4.28. Public restrooms and locker facilities in Iowa: If born male, use male facilities; if born female, use female facilities.
They’d also you rather not know about what I’m guessing they define as homosexuality, or attend events related to them (probably the Governor’s anti-bullying conference).
4.11. We demand the teaching of all deviant sexual behavior be eliminated from the curriculum. We affirm that the authority of school officials not be expanded outside school-regulated events, online or otherwise.
Also, no multiculturalism either:
4.6. We oppose teaching multicultural based curriculum.
Nor do they believe gay people should be able to adopt children:
6.2. We support non-familial adoption only by heterosexual married couples consisting of one man and one woman, and believe that no law should infringe on faith-based adoptive service agencies who offer their services in accordance with their beliefs.
So that’s most of the anti-gay proposals.
There’s a number of other interesting ideas that stood out, like the constant references to the U.N. and Agenda 21 conspiracy theory (I guess Rand Paul’s supporters hung around after caucus):
7.44. We call for the Iowa legislature to repeal SF2389 which mandates regional planning for central Iowa through the “Tomorrow Plan”, which is a by-product of Agenda 21.
They also had some anti-vaxxers show up:
8.13. We call for the Iowa Department of Health to recognize a philosophical exemption to vaccines for the purpose of public school attendance.
And there’s this immigration proposal (fittingly under section 9.11) that I hadn’t heard of before that requires each immigrant to have a sponsor:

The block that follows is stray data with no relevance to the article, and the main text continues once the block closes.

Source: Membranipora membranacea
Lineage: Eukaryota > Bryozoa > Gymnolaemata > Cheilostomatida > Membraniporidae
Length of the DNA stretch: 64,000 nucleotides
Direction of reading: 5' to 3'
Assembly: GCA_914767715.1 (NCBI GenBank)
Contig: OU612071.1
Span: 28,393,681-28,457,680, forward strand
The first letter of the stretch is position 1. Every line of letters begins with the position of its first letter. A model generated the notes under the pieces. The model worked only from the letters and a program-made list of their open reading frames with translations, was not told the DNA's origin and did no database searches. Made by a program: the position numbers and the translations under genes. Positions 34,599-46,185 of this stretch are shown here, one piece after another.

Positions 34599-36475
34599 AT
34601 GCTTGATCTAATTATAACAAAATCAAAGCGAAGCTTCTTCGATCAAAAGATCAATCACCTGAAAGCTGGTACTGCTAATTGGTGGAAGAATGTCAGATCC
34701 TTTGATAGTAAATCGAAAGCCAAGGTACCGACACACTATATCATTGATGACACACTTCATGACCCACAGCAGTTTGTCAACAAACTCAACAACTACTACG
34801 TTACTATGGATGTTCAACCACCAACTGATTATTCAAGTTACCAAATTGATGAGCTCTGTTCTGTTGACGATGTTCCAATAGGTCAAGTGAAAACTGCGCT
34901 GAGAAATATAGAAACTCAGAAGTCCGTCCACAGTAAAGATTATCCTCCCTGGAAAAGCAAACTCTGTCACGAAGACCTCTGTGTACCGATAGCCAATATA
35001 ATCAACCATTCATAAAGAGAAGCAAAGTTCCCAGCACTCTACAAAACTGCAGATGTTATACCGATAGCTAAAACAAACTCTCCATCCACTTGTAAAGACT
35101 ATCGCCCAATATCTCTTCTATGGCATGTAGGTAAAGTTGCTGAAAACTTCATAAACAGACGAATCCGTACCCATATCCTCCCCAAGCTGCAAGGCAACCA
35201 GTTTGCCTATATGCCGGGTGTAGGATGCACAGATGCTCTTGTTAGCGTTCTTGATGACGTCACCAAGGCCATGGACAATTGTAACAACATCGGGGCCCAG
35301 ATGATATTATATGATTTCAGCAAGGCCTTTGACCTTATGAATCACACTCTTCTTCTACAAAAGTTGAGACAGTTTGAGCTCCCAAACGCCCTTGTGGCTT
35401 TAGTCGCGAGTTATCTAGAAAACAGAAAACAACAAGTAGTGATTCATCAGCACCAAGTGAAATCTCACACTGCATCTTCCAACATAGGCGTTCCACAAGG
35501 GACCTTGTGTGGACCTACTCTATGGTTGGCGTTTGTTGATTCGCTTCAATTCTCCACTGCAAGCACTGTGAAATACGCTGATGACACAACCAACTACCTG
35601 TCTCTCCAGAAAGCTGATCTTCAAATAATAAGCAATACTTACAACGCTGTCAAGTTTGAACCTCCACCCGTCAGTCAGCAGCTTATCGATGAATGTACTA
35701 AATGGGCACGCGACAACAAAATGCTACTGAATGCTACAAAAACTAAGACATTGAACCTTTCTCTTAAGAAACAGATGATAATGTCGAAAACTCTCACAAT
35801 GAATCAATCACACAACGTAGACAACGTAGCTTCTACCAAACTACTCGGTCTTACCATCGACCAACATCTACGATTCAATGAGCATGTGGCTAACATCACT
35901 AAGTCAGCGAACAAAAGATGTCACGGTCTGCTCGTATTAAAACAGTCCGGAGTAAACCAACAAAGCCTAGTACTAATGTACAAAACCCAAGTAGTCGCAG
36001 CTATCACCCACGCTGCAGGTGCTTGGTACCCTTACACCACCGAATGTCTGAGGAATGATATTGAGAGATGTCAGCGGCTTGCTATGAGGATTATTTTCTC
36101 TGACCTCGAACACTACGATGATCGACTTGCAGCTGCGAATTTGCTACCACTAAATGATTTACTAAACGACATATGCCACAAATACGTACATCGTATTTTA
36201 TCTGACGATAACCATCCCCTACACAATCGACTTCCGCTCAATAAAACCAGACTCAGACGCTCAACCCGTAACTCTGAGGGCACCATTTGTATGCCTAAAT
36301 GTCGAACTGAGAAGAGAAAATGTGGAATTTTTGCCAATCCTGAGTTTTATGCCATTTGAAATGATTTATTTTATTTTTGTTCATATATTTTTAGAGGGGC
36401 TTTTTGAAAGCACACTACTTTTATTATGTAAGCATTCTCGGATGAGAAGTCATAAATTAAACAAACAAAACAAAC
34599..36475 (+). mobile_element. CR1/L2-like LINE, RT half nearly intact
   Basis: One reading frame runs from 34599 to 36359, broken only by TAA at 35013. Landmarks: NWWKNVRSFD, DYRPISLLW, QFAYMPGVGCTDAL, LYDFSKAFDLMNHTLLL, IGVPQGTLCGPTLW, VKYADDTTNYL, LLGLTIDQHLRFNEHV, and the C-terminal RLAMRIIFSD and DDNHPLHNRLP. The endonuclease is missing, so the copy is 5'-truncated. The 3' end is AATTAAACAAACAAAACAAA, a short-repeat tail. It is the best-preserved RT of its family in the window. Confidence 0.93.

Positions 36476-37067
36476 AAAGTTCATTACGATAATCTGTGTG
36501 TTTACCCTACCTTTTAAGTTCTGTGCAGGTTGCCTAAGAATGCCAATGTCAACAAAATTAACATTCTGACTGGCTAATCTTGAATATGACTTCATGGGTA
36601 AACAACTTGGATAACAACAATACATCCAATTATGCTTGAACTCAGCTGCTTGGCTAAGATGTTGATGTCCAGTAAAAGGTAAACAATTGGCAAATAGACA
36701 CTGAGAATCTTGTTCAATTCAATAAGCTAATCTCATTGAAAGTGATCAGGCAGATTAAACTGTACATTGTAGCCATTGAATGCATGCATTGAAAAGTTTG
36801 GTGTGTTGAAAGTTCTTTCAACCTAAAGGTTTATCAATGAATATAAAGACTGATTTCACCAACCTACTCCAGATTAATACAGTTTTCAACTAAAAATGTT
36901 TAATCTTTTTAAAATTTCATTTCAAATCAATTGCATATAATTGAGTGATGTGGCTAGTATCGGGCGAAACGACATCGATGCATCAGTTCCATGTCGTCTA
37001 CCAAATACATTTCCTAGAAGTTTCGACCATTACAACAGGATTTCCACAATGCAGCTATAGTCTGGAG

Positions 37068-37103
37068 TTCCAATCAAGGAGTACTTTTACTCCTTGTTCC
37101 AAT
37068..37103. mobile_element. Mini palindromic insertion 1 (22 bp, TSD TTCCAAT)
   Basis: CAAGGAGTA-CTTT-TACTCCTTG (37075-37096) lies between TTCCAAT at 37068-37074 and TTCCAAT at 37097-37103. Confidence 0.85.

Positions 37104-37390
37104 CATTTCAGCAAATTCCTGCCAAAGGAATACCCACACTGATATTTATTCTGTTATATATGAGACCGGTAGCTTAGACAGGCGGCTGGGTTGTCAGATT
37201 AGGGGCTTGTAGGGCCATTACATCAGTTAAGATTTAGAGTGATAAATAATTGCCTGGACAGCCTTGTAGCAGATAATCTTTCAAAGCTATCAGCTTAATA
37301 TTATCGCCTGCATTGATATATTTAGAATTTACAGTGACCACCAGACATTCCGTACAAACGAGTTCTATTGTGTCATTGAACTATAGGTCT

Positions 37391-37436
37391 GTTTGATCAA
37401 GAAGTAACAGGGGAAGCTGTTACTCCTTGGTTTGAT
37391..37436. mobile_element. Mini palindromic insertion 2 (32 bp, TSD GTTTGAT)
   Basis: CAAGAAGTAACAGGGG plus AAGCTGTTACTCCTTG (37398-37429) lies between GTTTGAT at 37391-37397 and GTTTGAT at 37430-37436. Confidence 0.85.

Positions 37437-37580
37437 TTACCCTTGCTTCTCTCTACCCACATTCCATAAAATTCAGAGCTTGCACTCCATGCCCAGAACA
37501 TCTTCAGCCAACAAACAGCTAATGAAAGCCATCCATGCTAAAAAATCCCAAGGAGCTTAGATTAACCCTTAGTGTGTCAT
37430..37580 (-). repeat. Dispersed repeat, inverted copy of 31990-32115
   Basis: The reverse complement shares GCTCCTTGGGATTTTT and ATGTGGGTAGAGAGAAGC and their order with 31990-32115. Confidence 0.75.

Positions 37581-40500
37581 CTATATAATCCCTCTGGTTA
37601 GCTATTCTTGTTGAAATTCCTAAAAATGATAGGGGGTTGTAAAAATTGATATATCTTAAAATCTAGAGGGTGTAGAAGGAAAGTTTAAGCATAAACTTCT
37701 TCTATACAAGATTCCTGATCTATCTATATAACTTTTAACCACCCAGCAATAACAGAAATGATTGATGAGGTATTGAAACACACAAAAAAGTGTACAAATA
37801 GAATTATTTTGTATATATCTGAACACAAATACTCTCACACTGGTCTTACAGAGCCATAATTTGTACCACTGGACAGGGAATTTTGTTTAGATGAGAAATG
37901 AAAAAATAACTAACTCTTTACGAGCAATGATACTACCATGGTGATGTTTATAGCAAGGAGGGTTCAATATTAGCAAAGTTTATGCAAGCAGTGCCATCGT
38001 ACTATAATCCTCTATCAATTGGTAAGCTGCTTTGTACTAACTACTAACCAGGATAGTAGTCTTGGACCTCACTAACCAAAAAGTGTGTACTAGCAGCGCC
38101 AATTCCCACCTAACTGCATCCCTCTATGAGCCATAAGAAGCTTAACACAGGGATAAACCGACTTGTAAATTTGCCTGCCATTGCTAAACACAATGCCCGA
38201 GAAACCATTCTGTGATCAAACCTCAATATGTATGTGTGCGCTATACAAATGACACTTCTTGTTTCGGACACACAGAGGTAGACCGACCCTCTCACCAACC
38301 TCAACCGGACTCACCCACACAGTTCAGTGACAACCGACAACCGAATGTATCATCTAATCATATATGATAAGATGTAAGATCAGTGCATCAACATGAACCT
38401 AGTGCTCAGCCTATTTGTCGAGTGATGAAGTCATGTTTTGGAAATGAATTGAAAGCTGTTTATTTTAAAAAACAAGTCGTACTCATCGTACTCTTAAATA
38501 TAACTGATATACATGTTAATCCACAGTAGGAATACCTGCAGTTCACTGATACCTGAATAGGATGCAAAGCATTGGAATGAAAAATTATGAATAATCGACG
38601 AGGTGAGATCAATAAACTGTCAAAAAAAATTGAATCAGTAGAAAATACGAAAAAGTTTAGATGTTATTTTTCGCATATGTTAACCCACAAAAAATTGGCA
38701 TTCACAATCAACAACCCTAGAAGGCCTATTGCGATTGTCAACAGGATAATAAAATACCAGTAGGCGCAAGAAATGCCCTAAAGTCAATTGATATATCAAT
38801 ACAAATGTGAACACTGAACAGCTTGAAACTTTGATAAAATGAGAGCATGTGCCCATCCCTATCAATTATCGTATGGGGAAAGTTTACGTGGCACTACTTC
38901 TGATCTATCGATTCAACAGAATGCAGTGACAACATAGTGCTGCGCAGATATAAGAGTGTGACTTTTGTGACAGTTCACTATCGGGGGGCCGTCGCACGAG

9.11. We call for each immigrant to again be required to have a sponsor for at least two years to assist them in assimilating into the culture and for them to become fluent in the English language. During that period they could not become eligible for any welfare assistance but instead would be the responsibility of the sponsor.
In case you think butterflies should have more rights than humans, Republicans want to make sure theirs isn’t the party for you:
12.1. We should maintain an environmental policy that protects the rights of humans before animals, insects, and other creatures. We deplore extremist scare tactics not based on scientific evidence.
Do Republicans not like the AARP or something? Odd to see them wedged between Planned Parenthood and ACORN (does that organization even still exist?):
13.20. We strongly oppose government monies be given to private organizations, such as Planned Parenthood, AARP, ACORN and other citizen groups.
However, there did seem to be a lot of pro-renewable fuel and clean energy folks show up at the caucus prepared. There’s quite a few proposals sprinkled throughout that call for a move away from oil and their subsidies and to clean and renewable energy:
12.13. All alternate sources of energy, especially ethanol, wind, and geo-thermal, should be encouraged to free us from dependence on foreign oil.
Among a host of other fun topics I noticed:
- Teach Creationism in public schools and insist that teachers emphasize that Darwinism is only a theory
- Ban college students from being able to vote at the college they live at
- Allow the use of the Bible as a textbook in public schools
- Allow trained school staff to carry concealed weapons in the school
- Calls climate change “junk science”
- Repeal OSHA
- Any candidate for President must produce their birth certificate
- Oppose affirmative action
- Abolish the Motor-Voter Law and ban voter registration drives at schools and retirement homes
- Get rid of the Iowa Lottery
- Calls on Iowa to break off all ties with the U.N. and continually insists Iowa reject the U.N.’s policies, cites Agenda 21 multiple times
- Support laws to allow doctors to not give advice that violates their religious beliefs
- Parents should determine which vaccinations their children need
- Iowans should be able to buy raw milk if they want to
- Drug test everyone on public assistance
- End birthright citizenship under the 14th Amendment
- Repeal the Patriot Act
- Eliminate job training for prisoners
Anyway, good luck Republicans serving on the platform committee. You’ve got a fun time in store for yourselves sorting out this mess.
by Pat Rynard